21st October 2017, New Indian Express: ECOLOGIC- Pavitra Sriprakash, the Chief Designer and Director of Shilpa Architects writes about sustainable consumption of food to avoid wastage.
Think before you toss, save a meal or two
Each year, October 16 is celebrated as World Food Day. It’s the day UN started the Food & Agriculture Organization in 1945 to focus on issues of food security. While we are focused on the quality of food, it is humbling to think about the estimated 20 crore Indians that will go to sleep hungry tonight. With more than a fifth (21%) of its children wasted (low weight for height), India ranks 100 of 119 countries in the 2017 Global Hunger Index (GHI), down three places from 97 last year.
Despite that, there is a lot of food that goes waste every day. Studies show that on an average, hotel kitchens waste about 25% of all food produced in their kitchens, amounting to about 350 grams of food per diner! How do we directly contribute to food waste and what can be done to reduce food waste in our homes?
Firstly, shop smart. Don’t buy too much food to try and save a trip to the store. Buying frequently based on a well thought through meal plan for the week is a great way to ensure buying the right amounts.
Most packaged food come marked with expiration dates. Treat them as guidelines and think hard before tossing out something. Mostly, expiration dates ensure quality and not safety by the date marked.
Once the food is bought it is important to store it correctly.
Some fruits and vegetables do better outside rather than in the fridge, while many sauces and condiments require to be refrigerated once opened. Avoid clutter in the fridge, store rooms, pantries and freezer. Usually it is easy to forget that something is there until it is no longer good to consume. A simple yet effective tip is to move older products to the front once you buy new groceries so that they are consumed first.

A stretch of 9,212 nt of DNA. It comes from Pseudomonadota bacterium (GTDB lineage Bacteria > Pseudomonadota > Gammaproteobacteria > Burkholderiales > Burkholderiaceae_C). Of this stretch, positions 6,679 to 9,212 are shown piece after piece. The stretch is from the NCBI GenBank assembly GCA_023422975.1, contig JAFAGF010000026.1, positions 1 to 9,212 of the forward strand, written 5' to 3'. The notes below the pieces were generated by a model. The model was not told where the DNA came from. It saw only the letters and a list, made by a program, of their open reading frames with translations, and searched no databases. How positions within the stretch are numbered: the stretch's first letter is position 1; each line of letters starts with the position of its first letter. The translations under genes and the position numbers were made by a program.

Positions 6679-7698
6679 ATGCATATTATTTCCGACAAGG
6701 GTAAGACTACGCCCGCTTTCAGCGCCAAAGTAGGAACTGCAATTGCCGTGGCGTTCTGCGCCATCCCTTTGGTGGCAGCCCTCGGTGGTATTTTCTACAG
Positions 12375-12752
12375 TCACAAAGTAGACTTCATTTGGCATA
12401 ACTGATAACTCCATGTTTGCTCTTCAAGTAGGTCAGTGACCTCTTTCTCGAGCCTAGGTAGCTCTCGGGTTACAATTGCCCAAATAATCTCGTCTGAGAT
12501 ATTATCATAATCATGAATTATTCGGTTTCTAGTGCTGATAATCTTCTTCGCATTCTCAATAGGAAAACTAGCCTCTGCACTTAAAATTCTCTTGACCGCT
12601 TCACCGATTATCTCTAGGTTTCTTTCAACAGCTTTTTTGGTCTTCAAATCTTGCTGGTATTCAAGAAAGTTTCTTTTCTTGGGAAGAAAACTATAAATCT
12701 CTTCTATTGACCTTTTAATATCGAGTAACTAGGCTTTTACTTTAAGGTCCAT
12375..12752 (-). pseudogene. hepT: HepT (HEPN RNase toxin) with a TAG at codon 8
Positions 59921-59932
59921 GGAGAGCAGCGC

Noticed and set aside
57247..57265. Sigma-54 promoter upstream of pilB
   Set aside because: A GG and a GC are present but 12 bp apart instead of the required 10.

Canning and pickling food is a wonderful way to extend the life of fruits and vegetables and can increase their shelf life for months.Now comes the cooking of food and preserving leftovers. The idea of massive portions is largely driven by the restaurant culture which is now finding its way into homes. So the expectation is to have a spread at the dining table. Don’t over-serve friends and family. Small plates and simple menus help with this. If you have leftovers, plan to use them!
When it comes to discarding scraps, compost them to turn it into fertiliser. The focus on reducing food waste is key – the food recovery hierarchy says reduce, donate, feed strays and livestock and only then compost.
Then there is technology. There are some apps that help avoid food waste. My personal favourite is Handpick which helps plan meals around stock and ingredients at hand to plan even by the end of the week to square off the last bit of groceries. To eat sustainably, take stock of the squirrelled away stuff in your refrigerators, think before you toss, reduce food waste and reduce hung.
About the author
Pavitra Sriprakash (@pavisriprakash), the Director and Chief Designer of Shilpa Architects, is an Architect, Urban Designer, Dancer and Artist She writes a weekly sustainability column for The New Indian Express titled ECOLOGIC.